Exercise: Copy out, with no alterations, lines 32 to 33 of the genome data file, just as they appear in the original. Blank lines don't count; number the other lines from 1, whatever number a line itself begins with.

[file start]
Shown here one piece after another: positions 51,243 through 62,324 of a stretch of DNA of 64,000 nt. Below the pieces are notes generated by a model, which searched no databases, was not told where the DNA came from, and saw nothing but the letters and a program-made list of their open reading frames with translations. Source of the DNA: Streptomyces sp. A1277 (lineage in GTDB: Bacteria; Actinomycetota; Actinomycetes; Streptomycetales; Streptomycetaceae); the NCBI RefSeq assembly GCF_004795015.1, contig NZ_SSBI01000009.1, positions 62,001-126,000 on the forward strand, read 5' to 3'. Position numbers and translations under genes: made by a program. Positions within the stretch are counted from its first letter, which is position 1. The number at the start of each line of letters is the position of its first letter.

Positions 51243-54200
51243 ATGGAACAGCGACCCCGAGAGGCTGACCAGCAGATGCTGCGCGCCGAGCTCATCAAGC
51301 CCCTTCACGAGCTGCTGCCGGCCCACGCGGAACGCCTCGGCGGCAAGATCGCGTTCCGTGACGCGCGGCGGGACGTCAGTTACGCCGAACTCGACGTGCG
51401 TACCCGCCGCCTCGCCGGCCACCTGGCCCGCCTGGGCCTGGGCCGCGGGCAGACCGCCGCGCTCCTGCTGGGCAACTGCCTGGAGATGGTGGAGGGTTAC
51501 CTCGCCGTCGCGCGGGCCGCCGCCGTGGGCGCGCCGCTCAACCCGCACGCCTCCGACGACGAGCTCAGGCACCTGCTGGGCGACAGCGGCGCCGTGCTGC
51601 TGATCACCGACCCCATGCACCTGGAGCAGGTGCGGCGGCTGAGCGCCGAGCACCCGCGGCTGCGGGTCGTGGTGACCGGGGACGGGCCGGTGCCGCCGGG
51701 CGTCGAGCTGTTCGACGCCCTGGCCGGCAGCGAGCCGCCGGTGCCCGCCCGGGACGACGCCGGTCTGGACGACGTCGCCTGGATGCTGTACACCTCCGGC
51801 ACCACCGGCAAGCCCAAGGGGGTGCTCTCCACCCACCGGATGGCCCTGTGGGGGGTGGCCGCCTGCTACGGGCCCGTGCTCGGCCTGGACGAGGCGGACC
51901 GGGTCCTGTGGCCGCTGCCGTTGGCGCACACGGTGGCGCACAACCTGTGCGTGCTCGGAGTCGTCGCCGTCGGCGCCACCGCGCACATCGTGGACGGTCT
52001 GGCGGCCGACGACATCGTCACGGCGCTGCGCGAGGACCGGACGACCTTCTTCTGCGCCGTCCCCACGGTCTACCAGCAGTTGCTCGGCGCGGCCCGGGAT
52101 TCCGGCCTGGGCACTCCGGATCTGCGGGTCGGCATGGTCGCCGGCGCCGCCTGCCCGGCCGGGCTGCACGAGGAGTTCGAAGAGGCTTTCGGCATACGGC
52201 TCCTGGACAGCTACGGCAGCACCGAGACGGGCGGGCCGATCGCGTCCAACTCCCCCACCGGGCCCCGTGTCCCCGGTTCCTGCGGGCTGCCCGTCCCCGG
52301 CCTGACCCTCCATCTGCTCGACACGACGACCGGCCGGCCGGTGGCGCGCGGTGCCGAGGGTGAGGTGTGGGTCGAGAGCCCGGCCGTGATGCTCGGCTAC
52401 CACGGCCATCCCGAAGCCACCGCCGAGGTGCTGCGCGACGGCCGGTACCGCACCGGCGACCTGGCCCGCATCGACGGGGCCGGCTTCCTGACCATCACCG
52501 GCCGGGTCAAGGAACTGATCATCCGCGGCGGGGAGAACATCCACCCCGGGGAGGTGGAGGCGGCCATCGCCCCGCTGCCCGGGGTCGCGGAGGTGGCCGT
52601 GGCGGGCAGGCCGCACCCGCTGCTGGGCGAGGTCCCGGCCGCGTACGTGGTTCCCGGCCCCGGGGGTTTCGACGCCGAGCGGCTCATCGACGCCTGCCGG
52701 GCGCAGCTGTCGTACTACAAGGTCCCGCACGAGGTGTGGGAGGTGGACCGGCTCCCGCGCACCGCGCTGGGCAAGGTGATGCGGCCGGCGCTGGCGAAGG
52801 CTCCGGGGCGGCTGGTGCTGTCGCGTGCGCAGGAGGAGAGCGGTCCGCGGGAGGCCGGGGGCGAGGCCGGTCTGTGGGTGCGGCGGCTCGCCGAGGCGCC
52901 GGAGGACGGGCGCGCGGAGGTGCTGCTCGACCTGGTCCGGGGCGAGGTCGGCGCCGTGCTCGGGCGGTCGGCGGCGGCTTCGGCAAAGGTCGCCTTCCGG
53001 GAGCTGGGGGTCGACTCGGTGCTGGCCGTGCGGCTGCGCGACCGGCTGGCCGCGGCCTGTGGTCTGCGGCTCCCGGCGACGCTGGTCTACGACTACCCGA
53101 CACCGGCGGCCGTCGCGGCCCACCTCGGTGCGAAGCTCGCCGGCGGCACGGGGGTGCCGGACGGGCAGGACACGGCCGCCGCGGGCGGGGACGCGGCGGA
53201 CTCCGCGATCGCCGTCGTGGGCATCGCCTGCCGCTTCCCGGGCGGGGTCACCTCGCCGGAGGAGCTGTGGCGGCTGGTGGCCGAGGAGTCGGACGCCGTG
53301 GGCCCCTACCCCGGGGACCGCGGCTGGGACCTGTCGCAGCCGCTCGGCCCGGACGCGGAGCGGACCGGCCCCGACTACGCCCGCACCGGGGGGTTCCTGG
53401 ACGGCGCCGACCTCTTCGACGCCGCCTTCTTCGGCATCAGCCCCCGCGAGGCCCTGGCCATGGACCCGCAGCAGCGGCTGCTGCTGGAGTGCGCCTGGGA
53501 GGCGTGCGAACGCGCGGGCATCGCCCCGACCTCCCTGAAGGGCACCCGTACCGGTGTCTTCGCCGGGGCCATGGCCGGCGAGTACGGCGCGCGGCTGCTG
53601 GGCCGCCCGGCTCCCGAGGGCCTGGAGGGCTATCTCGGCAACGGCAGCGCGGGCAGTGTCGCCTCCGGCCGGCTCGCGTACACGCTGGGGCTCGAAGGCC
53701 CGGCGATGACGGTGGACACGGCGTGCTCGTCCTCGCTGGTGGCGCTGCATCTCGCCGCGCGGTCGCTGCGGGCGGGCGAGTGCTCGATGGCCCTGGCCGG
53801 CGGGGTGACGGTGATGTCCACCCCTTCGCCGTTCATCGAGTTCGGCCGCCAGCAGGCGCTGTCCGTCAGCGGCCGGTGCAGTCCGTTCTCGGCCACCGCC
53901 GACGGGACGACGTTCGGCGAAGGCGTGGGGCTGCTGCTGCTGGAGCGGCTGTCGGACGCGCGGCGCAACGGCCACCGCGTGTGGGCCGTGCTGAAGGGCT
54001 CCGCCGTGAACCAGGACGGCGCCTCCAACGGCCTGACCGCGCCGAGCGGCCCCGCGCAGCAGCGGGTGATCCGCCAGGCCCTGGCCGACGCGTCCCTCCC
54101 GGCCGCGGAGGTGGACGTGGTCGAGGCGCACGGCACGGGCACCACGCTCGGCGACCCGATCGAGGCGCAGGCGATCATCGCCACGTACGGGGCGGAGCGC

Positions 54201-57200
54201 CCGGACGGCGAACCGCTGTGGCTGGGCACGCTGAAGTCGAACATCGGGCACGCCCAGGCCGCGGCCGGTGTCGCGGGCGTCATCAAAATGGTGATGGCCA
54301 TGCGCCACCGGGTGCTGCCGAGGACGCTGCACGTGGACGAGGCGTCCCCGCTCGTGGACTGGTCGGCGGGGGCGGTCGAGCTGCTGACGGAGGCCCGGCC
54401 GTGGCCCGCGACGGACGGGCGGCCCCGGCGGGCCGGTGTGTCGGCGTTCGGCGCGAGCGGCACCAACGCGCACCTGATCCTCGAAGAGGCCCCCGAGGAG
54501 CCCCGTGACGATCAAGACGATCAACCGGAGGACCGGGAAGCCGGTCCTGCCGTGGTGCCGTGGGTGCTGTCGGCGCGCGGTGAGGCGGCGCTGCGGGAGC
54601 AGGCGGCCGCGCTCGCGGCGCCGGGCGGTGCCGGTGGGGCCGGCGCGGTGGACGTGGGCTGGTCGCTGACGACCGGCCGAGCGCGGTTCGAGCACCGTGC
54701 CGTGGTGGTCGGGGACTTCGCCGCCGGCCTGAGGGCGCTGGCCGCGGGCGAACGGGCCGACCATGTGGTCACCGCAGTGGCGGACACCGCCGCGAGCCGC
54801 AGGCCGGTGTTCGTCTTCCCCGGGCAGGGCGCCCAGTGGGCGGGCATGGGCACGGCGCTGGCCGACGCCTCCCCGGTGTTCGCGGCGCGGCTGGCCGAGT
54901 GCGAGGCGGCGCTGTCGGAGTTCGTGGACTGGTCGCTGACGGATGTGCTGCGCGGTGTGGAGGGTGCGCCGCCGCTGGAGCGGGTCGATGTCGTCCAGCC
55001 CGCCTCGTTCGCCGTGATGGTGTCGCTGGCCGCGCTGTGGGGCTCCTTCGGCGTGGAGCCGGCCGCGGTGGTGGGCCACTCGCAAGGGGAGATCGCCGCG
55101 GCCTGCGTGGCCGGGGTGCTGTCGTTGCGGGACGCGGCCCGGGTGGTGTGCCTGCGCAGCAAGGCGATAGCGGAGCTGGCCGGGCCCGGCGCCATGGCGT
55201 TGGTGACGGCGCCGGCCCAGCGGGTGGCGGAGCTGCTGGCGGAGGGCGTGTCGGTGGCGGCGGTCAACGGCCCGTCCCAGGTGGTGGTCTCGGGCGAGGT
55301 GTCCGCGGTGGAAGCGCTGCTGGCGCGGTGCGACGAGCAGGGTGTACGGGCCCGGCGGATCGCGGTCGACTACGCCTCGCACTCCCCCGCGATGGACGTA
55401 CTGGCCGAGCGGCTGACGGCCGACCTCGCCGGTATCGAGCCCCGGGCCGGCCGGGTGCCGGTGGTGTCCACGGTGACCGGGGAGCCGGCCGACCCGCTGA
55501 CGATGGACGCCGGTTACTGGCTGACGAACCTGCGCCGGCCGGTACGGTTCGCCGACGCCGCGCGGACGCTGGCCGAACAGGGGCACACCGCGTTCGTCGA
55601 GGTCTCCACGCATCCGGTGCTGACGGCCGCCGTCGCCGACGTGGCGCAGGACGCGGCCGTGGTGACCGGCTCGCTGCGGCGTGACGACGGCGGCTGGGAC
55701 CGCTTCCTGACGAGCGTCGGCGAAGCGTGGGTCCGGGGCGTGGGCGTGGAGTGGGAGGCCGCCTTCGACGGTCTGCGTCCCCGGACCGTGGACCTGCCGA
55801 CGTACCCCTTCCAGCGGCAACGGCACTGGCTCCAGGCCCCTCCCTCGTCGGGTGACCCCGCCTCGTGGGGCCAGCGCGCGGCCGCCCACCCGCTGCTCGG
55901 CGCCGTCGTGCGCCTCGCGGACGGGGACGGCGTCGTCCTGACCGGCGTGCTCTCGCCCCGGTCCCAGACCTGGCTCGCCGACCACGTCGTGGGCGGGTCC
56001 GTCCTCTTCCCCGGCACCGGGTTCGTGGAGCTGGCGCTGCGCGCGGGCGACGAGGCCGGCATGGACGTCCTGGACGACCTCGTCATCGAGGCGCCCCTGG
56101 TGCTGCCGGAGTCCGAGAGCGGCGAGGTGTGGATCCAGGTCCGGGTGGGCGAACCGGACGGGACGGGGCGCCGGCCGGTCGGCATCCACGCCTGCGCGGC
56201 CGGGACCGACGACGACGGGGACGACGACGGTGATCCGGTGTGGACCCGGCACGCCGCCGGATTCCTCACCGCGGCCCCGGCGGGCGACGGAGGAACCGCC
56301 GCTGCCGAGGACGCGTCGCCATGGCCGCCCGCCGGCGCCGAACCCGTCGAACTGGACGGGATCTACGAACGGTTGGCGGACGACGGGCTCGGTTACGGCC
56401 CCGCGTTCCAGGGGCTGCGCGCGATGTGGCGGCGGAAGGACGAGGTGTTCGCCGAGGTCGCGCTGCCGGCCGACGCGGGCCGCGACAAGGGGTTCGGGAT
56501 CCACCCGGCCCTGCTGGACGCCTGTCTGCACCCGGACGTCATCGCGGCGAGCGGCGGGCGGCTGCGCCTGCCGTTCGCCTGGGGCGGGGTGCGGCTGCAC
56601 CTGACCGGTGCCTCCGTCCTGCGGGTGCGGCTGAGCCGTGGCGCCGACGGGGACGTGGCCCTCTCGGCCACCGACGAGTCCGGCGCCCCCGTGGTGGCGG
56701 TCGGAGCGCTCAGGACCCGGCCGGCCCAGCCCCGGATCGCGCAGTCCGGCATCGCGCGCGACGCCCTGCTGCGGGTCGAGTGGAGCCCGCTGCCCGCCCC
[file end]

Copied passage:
54101 GGCCGCGGAGGTGGACGTGGTCGAGGCGCACGGCACGGGCACCACGCTCGGCGACCCGATCGAGGCGCAGGCGATCATCGCCACGTACGGGGCGGAGCGC

Positions 54201-57200